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Personal Info Of 15 Million T-Mobile Credit Applicants Stolen In Experian Data Breach

Experian, a services group that handles credit card processing for other companies, announced that the data of 15 million people who have applied for credit for T-Mobile's services between September 1, 2013 and September 16, 2015, was stolen in a recent data breach.

The data included personal information such as social security numbers, names, addresses, birthdates, and drivers license and passport numbers. Some of the data was encrypted, but Experian said that its encryption may have been compromised. Experian also noted that no credit card or banking information was affected by the data breach.

Experian said that when the hack happened, it took immediate action to secure its server, started a comprehensive investigation, and notified the U.S. and international law enforcement agencies. Experian recommended that T-Mobile's credit applicants who think they have been impacted by this hack can sign up for two years of free credit monitoring at www.protectmyid.com/securityincident.

"We take privacy very seriously and we understand that this news is both stressful and frustrating. We sincerely apologize for the concern and stress that this event may cause," said Craig Boundy, CEO, Experian North America. "That is why we're taking steps to provide protection and support to those affected by this incident and will continue to coordinate with law enforcement during its investigation."

The company also reminded everyone that neither it nor T-Mobile would be asking them for their personal information related to this incident. Other hackers may try to take advantage of the situation and ask the hack victims for their personal information while pretending to be representatives of Experian or T-Mobile.

T-Mobile's CEO, John Legere, said he's "incredibly angry" about this data breach and will thoroughly review his company's relationship with Experian after it finishes assisting the affected T-Mobile customers.

Experian hasn't given too much information about how it's securing its systems so far, but considering that only part of its stored information was encrypted, and even that was done poorly, it doesn't look like Experian had strong security for its databases and servers.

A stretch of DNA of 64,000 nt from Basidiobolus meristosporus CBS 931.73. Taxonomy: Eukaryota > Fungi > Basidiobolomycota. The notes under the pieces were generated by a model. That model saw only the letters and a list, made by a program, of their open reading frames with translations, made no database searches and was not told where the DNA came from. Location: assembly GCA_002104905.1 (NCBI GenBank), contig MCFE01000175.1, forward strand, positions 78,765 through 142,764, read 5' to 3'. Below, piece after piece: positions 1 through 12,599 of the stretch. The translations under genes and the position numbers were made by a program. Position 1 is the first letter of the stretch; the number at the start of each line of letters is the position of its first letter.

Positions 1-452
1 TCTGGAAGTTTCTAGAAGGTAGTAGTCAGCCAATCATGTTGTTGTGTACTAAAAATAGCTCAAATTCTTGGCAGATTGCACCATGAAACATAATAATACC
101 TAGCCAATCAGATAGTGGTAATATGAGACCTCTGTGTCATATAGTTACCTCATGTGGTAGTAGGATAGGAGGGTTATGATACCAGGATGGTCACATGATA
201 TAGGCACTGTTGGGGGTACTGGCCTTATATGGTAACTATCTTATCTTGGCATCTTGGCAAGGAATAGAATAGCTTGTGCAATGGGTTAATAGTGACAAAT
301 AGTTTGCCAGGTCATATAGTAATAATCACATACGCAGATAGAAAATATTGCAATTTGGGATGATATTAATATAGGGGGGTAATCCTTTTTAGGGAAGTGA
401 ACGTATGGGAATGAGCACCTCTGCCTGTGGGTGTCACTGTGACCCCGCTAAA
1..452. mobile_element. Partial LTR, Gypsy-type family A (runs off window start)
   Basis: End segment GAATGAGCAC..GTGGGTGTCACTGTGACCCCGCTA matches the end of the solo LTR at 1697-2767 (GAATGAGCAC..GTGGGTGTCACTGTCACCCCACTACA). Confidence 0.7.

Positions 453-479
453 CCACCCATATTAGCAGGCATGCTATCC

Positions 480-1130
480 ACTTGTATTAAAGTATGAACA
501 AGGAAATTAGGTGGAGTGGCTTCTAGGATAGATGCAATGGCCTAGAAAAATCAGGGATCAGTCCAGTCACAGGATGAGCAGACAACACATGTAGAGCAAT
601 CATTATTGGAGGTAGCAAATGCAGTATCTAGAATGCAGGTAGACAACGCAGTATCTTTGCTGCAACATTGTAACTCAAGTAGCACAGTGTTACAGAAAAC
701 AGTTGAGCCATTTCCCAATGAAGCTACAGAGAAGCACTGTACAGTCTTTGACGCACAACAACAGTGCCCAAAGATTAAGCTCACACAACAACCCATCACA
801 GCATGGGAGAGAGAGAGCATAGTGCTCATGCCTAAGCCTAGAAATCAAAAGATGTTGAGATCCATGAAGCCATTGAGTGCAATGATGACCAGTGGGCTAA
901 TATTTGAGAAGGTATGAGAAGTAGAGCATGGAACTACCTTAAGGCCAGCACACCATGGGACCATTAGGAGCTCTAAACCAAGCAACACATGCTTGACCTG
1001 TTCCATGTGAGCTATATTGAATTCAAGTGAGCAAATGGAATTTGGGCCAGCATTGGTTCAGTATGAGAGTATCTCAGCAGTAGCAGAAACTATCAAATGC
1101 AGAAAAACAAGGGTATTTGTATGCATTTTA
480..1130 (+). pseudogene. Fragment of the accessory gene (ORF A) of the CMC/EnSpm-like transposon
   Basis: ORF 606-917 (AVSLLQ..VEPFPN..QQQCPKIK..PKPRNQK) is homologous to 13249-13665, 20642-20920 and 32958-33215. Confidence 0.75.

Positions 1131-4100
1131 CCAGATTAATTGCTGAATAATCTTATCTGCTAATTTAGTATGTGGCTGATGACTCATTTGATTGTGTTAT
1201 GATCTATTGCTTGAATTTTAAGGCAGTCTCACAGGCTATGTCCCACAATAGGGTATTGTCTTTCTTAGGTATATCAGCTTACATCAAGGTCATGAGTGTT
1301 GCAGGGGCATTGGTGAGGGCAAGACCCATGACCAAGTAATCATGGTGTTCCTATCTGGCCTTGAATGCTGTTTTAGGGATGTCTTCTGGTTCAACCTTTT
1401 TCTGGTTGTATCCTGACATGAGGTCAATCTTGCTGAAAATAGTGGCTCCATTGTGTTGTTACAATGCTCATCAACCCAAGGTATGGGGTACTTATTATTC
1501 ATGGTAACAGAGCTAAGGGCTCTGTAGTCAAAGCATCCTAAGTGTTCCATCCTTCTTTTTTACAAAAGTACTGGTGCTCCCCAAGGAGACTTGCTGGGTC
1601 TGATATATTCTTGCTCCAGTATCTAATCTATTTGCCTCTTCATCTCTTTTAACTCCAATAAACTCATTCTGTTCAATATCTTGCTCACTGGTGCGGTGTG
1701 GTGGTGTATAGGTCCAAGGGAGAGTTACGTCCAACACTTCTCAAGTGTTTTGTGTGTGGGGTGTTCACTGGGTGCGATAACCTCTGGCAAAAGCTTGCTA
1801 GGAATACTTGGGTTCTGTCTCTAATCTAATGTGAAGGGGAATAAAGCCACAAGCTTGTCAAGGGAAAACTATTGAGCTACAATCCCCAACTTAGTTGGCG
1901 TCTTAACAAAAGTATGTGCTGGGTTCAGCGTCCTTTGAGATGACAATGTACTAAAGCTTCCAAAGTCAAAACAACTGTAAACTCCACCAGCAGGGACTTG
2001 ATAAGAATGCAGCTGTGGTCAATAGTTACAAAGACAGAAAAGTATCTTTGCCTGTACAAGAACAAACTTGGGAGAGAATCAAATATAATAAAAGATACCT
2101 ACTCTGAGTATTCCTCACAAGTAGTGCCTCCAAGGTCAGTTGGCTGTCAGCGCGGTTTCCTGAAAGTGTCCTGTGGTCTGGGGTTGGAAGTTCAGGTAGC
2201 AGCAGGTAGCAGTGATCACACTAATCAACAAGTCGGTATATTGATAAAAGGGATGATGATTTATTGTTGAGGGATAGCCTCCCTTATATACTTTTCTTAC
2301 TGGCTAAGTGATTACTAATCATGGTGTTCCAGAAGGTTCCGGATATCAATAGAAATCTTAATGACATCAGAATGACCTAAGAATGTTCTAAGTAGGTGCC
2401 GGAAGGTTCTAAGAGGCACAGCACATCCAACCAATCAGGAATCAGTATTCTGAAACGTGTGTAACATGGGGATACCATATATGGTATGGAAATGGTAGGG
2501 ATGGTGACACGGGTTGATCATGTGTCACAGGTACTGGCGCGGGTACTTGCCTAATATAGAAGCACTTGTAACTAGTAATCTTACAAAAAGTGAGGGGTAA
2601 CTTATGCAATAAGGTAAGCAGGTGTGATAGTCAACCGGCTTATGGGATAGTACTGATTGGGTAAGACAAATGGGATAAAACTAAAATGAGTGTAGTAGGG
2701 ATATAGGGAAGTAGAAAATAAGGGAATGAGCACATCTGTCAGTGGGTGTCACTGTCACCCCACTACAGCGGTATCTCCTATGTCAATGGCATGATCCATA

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Lucian Armasu
Lucian Armasu is a Contributing Writer for Tom's Hardware US. He covers software news and the issues surrounding privacy and security.
  • jaber2
    I am with T-Mobile, let me know when class action law suit starts
    Reply
  • Larry Litmanen
    I am with T-Mobile, let me know when class action law suit starts

    You want the $2.50 that you will receive now or later?

    Class action is a payday for lawyers, not for you.
    Reply
  • Solandri
    Just pass a law requiring these companies and credit bureaus to provide free credit monitoring and protection services for a lifetime if they lose your data, and you'll them start to take securing that data seriously.

    Actually, it's high time we dropped the single cleartext ID (social security number), and went with some sort of private/public key system. The credit agencies could just assign you a private key they keep for themselves, and send you the public key. You give that public key to any bank or credit card company you wish to open an account with. If the public key ever gets compromised, just have the credit agency issue you a new private key.
    Reply
  • thundervore
    I am with T-Mobile, let me know when class action law suit starts

    You want the $2.50 that you will receive now or later?

    $2.50 cannot even buy a gallon of gas or pay a single fare for MTA public transportation here in NYC, not even a bridge toll. If I were a Tmobile customer I would just ask for a free month of something

    Class action is a payday for lawyers, not for you.
    Reply
  • Jason_29
    Isn't it nice that the company that was breached (Experian) is also providing the free credit monitoring?
    Reply
  • velocityg4
    Companies that store personal information that can be used by identity thieves should be required to use the strongest encryption available. All executives of companies that don't follow these standards should be publicly flogged if a data breach occurs.

    Beyond that as detailed credit reports are so vital, the credit bureaus should be required to provide a detailed score on demand for free to the consumer. There should be one score the company provides not a separate mortgage score as the report you can buy now is useless as it does not give you your mortgage score. You have no way to find this score unless you apply for a mortgage loan. They should also be required to list how many points each line item affects your score and publish how they determine scores so consumers can work directly to improve their score. If a consumer wants to fight an item it should be temporarily removed from the score and report until they are proven wrong. The company reporting the negative item must then provide strong evidence that the consumer is at fault.

    If these companies are storing this information and using it to directly affect our financial lives. We should at least be allowed to see this stuff. It's not like letting us see our scores costs any more. It's already processed and stored automatically on their servers. Let the credit card companies, banks and other lenders pay the fees.
    Reply